In the afternoon, the group visited the Bibliothèque du Musée Guimet et visite du musée. The Guimet Library was founded in 1880 by Emile Etienne Guimet as a museum of religion. After his death, the museum became the first Asian art museum in France; all of the non-Asian art from this museum was transferred to the Louvre. The library includes a reference collection and special collections.
There are two librarians who work here, conducting cataloging and ordering, along with assistants. They primarily purchase books in Chinese, Japanese, Korean, and languages from South and Southeast Asia.
The next day, the group visited the Bibliothèque du musée des Arts décoratifs. Holdings include monographs, journals, archives, and digital collections. The library collections focus on architectural treatises, archives of designers, and iconographic collections.
Lining the walls of the reading room is a collection of 5,000 scrap books with over one million images total, arranged alphabetically by subject.
In the afternoon, the group visited the Galerie Ropac. A well-established gallery representing well known artists, they have an active publishing program.
In the late afternoon, the group visited the Terra Foundation et de la Bibliothèque d'histoire de l'art de la Fondation Custodia, and the visit was hosted by Ewa Bobrowska and Wilfred de Bruijn.
The mission of the Terra Foundation is to promote American art in an international context. The library has 11,000 books focusing on American art from the 19th century to 1980. They do not collect periodicals but do provide ILL (Interlibrary Loan) services with the Archives of American Art.
The group was also given a tour of the Foundation Custodia, housed in an 18th-century mansion behind the Terra Foundation building.
The following day, the group visited the Bibliothèque Forney. The Forney Library is in a petite mansion near the Seine and is a City of Paris Library with both circulating and special collections. The circulating collections—20,000 books and periodicals—focus broadly on fashion, textiles, crafts, fine arts, design, and architecture.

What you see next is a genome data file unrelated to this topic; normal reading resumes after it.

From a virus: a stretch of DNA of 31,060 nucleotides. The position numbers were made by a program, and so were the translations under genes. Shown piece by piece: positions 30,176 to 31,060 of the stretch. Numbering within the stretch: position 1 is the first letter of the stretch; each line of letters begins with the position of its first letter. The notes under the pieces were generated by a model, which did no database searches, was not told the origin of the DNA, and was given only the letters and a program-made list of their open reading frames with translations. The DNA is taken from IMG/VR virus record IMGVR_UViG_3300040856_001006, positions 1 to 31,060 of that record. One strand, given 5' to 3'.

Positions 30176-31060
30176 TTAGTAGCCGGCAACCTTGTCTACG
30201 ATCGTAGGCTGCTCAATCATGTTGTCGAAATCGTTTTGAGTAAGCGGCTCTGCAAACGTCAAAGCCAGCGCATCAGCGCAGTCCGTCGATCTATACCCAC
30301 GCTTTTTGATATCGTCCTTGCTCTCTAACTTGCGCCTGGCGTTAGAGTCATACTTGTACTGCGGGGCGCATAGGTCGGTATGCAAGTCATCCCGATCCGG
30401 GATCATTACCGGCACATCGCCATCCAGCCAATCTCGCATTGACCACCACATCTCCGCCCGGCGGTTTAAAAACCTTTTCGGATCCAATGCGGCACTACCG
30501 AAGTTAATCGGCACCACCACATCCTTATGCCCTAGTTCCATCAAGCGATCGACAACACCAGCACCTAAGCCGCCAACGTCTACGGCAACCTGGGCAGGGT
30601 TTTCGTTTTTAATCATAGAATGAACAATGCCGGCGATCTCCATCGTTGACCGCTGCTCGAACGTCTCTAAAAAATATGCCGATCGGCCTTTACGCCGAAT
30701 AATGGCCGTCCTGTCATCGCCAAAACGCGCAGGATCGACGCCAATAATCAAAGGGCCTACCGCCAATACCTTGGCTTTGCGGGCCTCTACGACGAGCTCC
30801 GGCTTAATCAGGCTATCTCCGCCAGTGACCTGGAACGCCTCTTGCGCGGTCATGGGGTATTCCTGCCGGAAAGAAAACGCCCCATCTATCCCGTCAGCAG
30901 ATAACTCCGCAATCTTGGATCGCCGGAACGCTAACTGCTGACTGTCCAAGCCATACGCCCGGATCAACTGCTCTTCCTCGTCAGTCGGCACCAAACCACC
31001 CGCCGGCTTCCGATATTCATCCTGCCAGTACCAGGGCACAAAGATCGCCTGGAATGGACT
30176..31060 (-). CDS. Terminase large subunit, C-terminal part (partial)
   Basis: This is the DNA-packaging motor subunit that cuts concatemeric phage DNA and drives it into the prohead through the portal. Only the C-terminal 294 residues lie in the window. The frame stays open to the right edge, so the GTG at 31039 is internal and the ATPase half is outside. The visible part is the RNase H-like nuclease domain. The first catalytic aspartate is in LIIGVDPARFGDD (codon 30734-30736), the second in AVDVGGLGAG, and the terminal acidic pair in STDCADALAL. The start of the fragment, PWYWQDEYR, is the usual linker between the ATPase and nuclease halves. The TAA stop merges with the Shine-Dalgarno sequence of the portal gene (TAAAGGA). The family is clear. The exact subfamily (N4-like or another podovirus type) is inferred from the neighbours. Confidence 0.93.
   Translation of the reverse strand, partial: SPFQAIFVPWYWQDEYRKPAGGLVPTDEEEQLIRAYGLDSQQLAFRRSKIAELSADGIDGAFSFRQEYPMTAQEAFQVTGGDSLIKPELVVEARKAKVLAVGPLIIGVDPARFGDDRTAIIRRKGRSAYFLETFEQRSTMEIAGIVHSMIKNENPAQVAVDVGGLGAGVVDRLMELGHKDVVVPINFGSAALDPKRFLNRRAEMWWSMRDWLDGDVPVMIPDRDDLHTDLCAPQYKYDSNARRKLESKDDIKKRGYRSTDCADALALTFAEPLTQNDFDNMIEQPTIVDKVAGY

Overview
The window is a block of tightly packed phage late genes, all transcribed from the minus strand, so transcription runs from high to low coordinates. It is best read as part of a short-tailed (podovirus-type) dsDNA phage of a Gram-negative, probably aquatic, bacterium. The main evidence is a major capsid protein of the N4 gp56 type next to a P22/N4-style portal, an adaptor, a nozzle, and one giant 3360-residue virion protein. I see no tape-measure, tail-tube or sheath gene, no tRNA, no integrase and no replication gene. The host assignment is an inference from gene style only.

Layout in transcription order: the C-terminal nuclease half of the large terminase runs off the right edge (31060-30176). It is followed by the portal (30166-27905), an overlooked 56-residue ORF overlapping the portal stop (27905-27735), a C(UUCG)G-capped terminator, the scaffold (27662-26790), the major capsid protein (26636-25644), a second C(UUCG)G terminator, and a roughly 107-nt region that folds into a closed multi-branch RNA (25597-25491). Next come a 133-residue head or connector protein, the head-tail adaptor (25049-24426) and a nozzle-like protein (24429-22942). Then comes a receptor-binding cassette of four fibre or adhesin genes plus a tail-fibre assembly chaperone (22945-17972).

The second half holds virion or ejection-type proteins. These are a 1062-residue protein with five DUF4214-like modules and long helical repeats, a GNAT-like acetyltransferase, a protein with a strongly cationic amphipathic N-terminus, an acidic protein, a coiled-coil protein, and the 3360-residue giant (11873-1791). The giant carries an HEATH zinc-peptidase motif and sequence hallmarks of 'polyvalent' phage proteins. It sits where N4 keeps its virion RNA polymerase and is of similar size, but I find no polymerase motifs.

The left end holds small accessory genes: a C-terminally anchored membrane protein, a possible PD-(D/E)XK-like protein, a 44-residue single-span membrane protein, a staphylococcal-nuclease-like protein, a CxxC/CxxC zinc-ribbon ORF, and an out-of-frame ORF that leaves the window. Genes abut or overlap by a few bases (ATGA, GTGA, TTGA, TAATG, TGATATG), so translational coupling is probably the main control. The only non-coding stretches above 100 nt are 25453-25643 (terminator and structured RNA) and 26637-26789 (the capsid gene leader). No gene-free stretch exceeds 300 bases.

The special collections include 350,000 volumes and over one million items in the archival collections. They have 50 staff and 12 curators (librarians). Library use is restricted to anyone aged 18 and over, with an exception for anyone 16 and over who is in a crafts or trades program.
In the afternoon, the group visited the Bibliothèque du Musée Rodin. The library has a small staff—one librarian and one archivist, as well as assistants—and consists of just 25,000 volumes, including Auguste Rodin's personal library. Archival collections include some 60,000 documents—letters to and from Rodin, provenance documentation, periodicals, and other administrative and legal documents.
The program ended with a visit to the Bibliothèque actuellement en travaux de la Galerie des marchands d'art Nicolas et Alexis Kugel.
Alexis Kugel, one of two brothers who took over this fifth-generation family business from his father in 1985, entertained our visit, along with his staff (three library staff, two buyers, and nine administrators or riggers). They only purchase (and sell) exquisite sculpture and decorative arts.
On Saturday, June 17, some participants in the study tour attended an optional visit to Fontainebleau château.
Travel costs associated with this study trip were generously funded by the Margaret and Herman Sokol professional travel grant supplied by The Metropolitan Museum of Art.
Editor's note: This post was updated on September 12 and 14, 2017. Corrections were submitted by Wilfred de Bruijn from the Fondation Custodia and Claire Seguret from the BnF.